Organizer. Theoretical Foundations. December 14, 2010 - December 14, 2010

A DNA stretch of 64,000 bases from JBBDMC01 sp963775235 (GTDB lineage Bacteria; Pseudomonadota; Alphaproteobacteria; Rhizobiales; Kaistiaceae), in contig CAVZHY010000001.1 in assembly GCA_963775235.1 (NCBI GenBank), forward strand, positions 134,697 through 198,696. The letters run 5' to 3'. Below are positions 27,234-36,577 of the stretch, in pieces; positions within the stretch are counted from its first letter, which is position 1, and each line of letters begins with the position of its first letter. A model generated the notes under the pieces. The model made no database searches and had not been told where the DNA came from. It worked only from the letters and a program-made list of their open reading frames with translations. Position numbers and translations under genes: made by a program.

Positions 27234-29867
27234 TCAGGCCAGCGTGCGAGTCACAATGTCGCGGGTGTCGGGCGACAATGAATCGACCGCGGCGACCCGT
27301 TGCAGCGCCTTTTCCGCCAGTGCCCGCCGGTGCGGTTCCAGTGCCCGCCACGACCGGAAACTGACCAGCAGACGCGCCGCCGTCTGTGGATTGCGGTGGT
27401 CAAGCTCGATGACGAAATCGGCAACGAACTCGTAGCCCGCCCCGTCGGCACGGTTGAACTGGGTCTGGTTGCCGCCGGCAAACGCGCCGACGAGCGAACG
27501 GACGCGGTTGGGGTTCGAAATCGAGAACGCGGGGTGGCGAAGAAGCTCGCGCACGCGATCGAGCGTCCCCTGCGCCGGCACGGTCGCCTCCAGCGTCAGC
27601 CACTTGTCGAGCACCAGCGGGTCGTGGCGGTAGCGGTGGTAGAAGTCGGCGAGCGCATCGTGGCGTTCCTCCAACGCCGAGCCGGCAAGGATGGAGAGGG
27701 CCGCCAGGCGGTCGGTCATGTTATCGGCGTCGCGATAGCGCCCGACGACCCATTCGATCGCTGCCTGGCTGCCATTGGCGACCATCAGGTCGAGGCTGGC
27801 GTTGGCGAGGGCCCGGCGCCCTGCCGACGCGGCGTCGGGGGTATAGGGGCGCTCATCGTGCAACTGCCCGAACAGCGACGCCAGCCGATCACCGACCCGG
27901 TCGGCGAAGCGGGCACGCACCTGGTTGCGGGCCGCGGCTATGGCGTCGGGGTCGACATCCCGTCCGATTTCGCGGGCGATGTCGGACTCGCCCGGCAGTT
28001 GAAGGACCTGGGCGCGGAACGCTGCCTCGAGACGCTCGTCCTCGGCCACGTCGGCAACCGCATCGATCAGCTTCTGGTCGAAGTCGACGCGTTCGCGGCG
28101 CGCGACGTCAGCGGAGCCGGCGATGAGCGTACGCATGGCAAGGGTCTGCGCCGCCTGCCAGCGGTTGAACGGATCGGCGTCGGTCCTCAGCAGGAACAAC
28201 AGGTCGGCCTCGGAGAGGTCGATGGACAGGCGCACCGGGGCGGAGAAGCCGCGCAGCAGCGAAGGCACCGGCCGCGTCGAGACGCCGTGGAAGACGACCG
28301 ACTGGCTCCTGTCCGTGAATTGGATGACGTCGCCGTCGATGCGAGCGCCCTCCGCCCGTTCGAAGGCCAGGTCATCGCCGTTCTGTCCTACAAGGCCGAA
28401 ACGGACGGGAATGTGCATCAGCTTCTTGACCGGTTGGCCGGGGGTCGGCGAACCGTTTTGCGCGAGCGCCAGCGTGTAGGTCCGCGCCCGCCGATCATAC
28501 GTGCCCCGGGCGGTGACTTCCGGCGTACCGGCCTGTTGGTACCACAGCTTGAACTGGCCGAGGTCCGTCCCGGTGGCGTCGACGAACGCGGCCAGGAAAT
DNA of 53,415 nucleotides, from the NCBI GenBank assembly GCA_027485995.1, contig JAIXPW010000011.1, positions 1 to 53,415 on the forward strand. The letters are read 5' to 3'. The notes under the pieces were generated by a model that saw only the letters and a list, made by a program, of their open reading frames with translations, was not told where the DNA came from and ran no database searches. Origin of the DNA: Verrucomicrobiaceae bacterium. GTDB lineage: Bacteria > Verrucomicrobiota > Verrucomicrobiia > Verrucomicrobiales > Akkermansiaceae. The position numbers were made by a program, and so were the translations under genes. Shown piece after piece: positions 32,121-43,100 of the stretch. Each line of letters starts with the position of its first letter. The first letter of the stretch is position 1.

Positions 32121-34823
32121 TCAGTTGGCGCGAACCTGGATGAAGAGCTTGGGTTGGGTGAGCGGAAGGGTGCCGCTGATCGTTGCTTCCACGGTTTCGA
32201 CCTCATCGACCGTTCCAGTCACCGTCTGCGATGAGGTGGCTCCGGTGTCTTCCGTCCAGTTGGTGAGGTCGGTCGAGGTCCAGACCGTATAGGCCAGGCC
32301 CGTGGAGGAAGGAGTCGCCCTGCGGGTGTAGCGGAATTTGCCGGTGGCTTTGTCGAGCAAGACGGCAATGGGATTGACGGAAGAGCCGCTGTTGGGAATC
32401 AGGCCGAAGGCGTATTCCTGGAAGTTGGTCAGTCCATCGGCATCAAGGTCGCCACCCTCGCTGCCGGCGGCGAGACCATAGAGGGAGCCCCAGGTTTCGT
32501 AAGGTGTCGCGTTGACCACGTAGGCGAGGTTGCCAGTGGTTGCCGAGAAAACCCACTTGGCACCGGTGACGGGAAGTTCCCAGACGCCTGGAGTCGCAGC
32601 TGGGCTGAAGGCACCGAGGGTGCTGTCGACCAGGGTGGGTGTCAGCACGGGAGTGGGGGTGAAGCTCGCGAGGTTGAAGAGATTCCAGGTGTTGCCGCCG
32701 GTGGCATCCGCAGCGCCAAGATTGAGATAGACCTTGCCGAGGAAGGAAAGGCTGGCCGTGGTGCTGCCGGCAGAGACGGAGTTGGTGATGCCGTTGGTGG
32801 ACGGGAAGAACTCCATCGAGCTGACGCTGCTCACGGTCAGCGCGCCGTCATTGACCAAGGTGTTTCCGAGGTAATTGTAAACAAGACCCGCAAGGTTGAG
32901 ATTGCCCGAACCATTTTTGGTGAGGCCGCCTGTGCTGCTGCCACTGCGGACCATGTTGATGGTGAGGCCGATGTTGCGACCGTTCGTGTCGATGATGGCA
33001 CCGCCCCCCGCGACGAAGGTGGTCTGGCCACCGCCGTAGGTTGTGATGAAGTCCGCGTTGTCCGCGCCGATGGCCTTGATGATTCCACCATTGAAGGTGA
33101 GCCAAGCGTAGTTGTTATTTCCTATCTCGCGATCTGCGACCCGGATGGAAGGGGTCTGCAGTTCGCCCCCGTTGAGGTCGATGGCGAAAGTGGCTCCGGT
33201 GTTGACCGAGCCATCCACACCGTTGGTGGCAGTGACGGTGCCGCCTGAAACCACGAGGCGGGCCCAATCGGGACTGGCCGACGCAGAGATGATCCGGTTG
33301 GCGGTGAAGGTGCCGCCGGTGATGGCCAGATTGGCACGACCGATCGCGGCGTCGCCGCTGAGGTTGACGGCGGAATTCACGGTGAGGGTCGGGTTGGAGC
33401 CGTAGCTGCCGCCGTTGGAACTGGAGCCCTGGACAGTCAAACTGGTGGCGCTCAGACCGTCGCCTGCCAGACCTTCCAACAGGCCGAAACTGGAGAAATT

Curriculum Innovations ; In the fall of 2010, I redesigned the departmental undergraduate requirement, "Theoretical Foundations." In my course, I sought to introduce advanced undergraduates to some of the key theoretical literatures and debates on which contemporary scholarship in Cultural Anthropology relies. While our work was an attempt to understand the theoretical tenets of the field, it was not bound by its disciplinary limits. Rather, we read widely in social and cultural theory, studying those texts, theorists, and theoretical paradigms that have had the most impact on contemporary scholarship. Our course was divided into two parts. Part One focused solely on foundational theoretical texts from the last century, endeavoring to understand their central arguments and the texts with which they are in conversation. Part Two considered the interface between theory and ethnography of the last two decades, focusing on a set of topics that have been particularly important within the field (e.g. the critique of human rights; medical anthropology; critical studies of science, technology, and media; etc.). Our readings were complemented by collaborative, in class analyses of primary texts (e.g. documentary films, human rights documents, etc.) which exercised student skills in bringing theory to bear on real world contexts. The course aimed to consider the ways that theory is employed in this work to make sense of the daily practices, social formations, and populations that anthropologists study.
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